I asked Tricia Mulcare, a Certified Financial Planner and Homrich Berg Certified Public Accountant in Atlanta, Georgia, to weigh in on your letter. She is also more cautious. “A simple solution could be to document the current values of the various properties on the date of your marriage and note that if you separate, the current value of your assets at that time would be divided according to the initial percentage of ownership” , she answers. . “If you want to give him ‘credit’ for his help over the years with maintenance and renovations, you can increase his percentage accordingly.”
“One way to do this might be to try to quantify the number of hours your fiancé has spent over the years on maintenance and renovations versus what it would have otherwise cost to hire a professional” , she adds. “You could say that your time spent identifying, buying and managing the portfolio also has a value that could offset some of its contributions, because you could have hired an outside management company.” Mulcare also suggests outlining your plans for rental income during your marriage. Will it be split 50/50? Or 75/25?
And what if you die before your fiancé does? If you owned those properties jointly, he would automatically inherit them and your family wouldn’t see a red penny. “Either way, it’s a good idea to document your joint desire to maintain the properties until you both agree that it’s a good time to sell,” Mulcare added. “It’s also important to stipulate the plan for the distribution of proceeds from any sale. It probably wouldn’t hurt to further stipulate that you would be the one managing the wallet with the right to participate in a 1031 exchange.”
I don’t want to pour cold water on your plans. It seems that you both take a responsible and proactive approach to your marriage, which bodes well for future negotiations. You also spoke openly about your options and had difficult conversations. Getting married is an extremely exciting time, and it’s never a good idea to let your emotions rule your finances, especially after all the years of hard work you’ve put into these properties.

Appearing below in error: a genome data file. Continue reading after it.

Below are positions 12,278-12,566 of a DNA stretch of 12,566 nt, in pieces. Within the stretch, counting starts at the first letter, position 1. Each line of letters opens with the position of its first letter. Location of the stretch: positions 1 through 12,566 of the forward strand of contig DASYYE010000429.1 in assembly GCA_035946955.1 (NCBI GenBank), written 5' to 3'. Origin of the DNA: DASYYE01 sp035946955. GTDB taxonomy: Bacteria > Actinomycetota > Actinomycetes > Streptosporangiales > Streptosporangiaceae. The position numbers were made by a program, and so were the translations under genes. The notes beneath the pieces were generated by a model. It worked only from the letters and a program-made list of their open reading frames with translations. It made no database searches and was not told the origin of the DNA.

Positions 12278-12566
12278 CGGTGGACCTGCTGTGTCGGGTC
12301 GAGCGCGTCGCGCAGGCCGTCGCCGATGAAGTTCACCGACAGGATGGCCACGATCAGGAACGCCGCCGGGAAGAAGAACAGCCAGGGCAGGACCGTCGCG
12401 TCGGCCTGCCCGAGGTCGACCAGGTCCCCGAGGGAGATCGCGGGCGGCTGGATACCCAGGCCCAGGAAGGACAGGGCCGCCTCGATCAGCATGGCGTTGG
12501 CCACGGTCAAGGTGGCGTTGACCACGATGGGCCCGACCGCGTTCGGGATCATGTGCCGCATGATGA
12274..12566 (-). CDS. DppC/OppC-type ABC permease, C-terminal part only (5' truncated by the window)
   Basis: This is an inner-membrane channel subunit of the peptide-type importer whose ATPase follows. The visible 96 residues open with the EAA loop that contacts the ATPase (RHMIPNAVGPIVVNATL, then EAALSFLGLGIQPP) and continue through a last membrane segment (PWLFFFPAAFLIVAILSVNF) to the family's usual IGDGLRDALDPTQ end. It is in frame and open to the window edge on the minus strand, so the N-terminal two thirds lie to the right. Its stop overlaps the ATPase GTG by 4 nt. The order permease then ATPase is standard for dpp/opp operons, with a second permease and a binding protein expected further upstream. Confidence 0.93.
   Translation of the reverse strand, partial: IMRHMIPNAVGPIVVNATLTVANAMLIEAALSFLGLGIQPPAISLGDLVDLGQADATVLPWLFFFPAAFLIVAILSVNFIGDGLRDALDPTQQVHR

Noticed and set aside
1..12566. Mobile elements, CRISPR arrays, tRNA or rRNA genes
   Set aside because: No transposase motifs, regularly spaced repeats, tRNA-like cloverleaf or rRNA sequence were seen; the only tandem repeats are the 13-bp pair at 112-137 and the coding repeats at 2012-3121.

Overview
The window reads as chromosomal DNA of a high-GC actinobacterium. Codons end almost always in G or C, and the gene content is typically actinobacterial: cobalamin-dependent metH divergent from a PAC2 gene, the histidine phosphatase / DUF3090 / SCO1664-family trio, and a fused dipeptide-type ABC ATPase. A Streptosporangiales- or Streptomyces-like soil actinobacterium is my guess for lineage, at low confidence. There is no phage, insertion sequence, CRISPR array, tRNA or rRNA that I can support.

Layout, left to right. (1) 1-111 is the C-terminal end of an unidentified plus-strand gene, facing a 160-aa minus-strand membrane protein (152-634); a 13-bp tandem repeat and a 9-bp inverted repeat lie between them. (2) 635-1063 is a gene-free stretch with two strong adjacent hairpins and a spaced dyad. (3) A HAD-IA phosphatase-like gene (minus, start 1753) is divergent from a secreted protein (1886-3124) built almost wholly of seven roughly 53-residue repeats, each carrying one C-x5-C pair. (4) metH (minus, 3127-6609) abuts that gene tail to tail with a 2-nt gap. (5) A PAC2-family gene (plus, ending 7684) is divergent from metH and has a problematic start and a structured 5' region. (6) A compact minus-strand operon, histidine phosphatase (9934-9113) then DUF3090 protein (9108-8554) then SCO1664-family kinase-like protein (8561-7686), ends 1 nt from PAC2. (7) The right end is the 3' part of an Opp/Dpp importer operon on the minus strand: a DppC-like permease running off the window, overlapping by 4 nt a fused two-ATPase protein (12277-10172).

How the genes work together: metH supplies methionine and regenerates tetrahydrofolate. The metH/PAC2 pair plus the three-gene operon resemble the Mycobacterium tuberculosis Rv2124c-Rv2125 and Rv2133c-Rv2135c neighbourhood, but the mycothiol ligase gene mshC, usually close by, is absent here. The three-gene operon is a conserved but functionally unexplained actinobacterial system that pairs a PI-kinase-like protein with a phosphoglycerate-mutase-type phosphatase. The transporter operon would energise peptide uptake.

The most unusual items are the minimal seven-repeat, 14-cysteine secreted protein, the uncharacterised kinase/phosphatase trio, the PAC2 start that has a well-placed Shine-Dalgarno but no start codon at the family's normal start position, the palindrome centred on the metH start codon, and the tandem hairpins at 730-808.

It’s too much to make this decision on your own, with the weight of the relationship on your shoulders. Hire a lawyer and/or a mediator to help you reach a fair outcome for your boyfriend and yourself. Take at least some of the emotional responsibility off your knees and hand it over to a cool, collected independent third party. And remember this: once you’ve sold half of your real estate portfolio, there’s no going back.
Check out the private Moneyist Facebook group, where we seek answers to life’s trickiest money problems. Readers write to me with all sorts of dilemmas. Ask your questions, tell me what you want to know more or weigh in on the latest Moneyist columns.
The Moneyist regrets not being able to answer the questions individually.
By emailing your questions, you agree to have them published anonymously on MarketWatch. By submitting your story to Dow Jones & Co., the publisher of MarketWatch, you understand and agree that we may use your story, or versions of it, in all media and platforms, including through third parties.
Read also :
How much should I tip my cleaning lady? My husband says we should tip the bare minimum. I say give him 30%. Who is right ?
“She will sail towards sunset with my father’s belongings”: my father died and my mother-in-law moved to France. There was no memorial. What can I do?
“She never explained anything”: I am an elderly person and I lost $100,000 on the stock market this year. Can I sue my financial advisor?
(END) Dow Jones Newswire
Copyright (c) 2022 Dow Jones & Company, Inc.